Tuesday, December 29, 2015

2016 Political Prognostications

Occasionally I offer predictions for the coming year. Since 2016 will be all about the Presidential campaign, my predictions are all about the election.

Polling confirms there is one thing everyone agrees on - the 2016 election is lasting too long. Everyone (except maybe the candidates) is tired of the candidates’ rhetoric, 24/7 news repeating the rhetoric, analyzing the rhetoric, discussing future rhetoric, and endlessly focusing on the most media-savvy candidate(s).

As of January 1, no one can name all Republican candidates remaining in the race.

Less than 10% of Democrats know the names of the three Democratic candidates, most forgetting the guy from Maryland.

Only a small number of New Yorkers know the names of Donald Trump’s three wives. Most mispronounce his current wife’s name.

The award for the most erroneous political statements (2007 to the present) goes to Ben Carson, followed by Donald Trump and Ted Cruz. Check out how your favorite politician compares here. Trump will head 2016’s list as Carson’s candidacy fades away.

Carson is not the only candidate to disappear by spring. Others withdrawing: Carly Fiorina, Martin O’Malley (the who is he? Democratic candidate from Maryland), Rick Santorum (yes, he was still stumping), George Pataki (most people did not know he was running, and outside of New York and neighboring states, no one knows who he is), Mike Huckabee and Rand Paul. Jeb Bush reluctantly throws in the towel. Chris Christie remains in the race, unwilling to return to New Jersey and face the state’s problems, but no one pays attention as he continues campaigning and losing weight.

Trump announces he is divorcing his wife when he discovers she goes to the bathroom.

Bernie Sanders continues drawing crowds while the media continues ignoring his candidacy.

Trump will not be the Republican Presidential candidate. When asked if he would, as he pledged in the debates, campaign for the party’s candidate, he states, “Much as I admire the candidate and am a proud member of the party, I have been away from home and my businesses too long. It is time for me to get back to business and my family, and therefore I cannot campaign for the Republican Party right now. I wish all the party’s candidates, in federal and state elections, the best of luck, and urge everyone to vote Republican. Goodbye.” Trump waves to the crowd and exits (temporarily) the spotlight.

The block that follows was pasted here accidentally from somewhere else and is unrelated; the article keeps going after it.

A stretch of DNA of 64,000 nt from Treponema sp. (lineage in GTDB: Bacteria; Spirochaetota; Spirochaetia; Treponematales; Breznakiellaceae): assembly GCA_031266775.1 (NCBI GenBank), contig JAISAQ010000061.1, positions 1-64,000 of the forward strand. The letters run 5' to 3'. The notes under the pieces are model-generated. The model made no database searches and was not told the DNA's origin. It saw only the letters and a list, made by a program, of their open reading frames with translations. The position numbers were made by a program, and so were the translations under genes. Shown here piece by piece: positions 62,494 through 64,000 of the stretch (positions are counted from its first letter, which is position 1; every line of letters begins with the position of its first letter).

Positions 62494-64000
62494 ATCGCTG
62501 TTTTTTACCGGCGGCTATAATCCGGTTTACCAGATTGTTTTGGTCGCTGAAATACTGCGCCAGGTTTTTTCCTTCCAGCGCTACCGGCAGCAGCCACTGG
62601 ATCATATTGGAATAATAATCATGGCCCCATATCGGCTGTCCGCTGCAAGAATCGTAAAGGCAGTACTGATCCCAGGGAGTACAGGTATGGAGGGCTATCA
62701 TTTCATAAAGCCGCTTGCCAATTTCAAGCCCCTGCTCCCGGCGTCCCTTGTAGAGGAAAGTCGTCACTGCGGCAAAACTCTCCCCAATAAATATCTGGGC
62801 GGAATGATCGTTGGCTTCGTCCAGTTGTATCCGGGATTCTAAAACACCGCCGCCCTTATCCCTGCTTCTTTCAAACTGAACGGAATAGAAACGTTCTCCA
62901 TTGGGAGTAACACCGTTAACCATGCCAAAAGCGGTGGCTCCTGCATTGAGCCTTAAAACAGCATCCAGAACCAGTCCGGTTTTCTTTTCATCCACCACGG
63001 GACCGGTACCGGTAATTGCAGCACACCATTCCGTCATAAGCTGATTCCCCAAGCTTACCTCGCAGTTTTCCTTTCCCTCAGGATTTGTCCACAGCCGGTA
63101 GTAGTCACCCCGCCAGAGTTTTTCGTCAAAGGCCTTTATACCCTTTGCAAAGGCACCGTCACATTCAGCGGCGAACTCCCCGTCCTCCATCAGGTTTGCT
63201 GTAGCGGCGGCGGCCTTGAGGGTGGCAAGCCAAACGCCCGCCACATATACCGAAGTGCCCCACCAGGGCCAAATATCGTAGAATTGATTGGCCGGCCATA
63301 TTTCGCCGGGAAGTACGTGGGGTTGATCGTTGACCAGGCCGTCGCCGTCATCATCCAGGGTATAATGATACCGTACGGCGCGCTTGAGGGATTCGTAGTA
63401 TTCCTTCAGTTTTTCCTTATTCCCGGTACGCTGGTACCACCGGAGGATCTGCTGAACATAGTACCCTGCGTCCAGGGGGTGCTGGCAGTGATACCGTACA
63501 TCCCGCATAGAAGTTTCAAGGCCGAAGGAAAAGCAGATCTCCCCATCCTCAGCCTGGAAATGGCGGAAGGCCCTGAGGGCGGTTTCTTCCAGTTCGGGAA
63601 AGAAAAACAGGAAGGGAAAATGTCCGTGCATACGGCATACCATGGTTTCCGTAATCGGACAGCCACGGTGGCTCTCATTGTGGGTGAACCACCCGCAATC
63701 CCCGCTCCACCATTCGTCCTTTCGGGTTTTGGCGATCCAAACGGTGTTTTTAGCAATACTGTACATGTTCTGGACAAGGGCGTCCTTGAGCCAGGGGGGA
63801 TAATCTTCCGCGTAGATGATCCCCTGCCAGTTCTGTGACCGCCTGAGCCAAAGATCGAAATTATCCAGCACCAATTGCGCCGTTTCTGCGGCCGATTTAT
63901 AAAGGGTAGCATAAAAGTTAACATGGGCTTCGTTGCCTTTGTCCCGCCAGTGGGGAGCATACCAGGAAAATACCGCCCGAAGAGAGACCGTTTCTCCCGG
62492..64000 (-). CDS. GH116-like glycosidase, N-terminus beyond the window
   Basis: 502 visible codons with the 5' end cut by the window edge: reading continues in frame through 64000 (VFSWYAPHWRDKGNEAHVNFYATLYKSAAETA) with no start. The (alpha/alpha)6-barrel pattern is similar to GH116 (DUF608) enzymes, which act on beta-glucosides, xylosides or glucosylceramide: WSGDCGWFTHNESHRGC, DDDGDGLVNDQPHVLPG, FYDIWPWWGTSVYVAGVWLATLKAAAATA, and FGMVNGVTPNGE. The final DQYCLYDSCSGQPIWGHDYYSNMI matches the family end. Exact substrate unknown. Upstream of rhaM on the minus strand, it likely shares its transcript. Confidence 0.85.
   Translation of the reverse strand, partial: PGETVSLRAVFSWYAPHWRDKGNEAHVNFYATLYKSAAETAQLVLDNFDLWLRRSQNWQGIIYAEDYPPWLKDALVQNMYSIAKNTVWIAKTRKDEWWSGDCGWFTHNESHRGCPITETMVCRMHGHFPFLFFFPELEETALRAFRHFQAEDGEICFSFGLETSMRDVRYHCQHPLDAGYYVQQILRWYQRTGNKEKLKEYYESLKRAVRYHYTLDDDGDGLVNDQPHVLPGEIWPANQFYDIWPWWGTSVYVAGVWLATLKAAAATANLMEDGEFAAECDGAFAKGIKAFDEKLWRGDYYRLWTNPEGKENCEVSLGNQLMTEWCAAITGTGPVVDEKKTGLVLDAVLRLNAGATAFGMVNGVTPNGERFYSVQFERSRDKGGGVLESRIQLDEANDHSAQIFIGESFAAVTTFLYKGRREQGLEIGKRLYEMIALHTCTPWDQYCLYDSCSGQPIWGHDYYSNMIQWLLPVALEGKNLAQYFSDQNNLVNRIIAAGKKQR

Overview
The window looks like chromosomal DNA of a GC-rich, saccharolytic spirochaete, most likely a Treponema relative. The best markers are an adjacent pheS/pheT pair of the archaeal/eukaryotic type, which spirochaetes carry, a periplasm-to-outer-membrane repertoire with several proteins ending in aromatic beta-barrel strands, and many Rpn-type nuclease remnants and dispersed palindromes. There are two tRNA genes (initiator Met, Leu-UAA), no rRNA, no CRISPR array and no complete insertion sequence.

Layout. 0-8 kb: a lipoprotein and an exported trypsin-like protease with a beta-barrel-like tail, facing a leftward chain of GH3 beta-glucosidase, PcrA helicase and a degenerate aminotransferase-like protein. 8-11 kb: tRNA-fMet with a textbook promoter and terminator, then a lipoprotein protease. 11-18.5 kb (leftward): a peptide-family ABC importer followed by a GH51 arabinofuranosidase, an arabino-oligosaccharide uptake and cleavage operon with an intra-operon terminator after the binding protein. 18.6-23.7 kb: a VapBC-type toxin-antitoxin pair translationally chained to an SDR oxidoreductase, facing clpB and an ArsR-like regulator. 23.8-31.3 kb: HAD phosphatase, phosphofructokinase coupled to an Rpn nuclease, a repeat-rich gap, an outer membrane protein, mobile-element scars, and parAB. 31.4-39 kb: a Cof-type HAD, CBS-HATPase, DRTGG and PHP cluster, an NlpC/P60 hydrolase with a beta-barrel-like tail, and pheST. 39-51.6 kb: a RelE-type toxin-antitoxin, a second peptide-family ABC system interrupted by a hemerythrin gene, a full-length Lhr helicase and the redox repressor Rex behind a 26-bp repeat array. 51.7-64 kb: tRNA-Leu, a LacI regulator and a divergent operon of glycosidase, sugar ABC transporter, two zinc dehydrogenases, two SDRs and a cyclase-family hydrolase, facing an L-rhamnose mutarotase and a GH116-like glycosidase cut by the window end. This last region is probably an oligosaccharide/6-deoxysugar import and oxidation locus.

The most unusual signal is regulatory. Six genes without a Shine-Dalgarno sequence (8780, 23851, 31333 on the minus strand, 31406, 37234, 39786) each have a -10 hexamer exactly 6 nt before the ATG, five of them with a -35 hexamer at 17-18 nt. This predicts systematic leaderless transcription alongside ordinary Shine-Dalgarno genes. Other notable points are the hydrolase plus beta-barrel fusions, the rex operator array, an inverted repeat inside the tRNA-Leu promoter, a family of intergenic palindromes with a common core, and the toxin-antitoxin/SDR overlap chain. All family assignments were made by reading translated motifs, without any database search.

Vladimir Putin, upon hearing of Trump’s withdrawal from the race, pounds his fists on his desk and declares, (in translation): “Why? Why? He would have been such fun! I will miss him! Send a condolence card.”

The most formidable Republican candidate (of those currently running, omitting a last-minute dark horse or compromise candidate like Paul Ryan) would be Marco Rubio.

Hillary Clinton will be crowned the Democratic nominee and appoint Julian Castro (or his twin brother Joaquin) her vice-presidential running mate. Both are Texans, Latinos, politicians, Democrats, and young (politically-speaking, early 40s).

Ted Cruz thrives the first part of the year, but falters as more people listen to him. Grudgingly ending his campaign, he vows (to his advisers) that he will be back in four years because, since he is not the nominee, the Republicans will probably lose the election.

It is very likely no Republican candidate will win enough votes in the primaries to enter the convention a clear winner.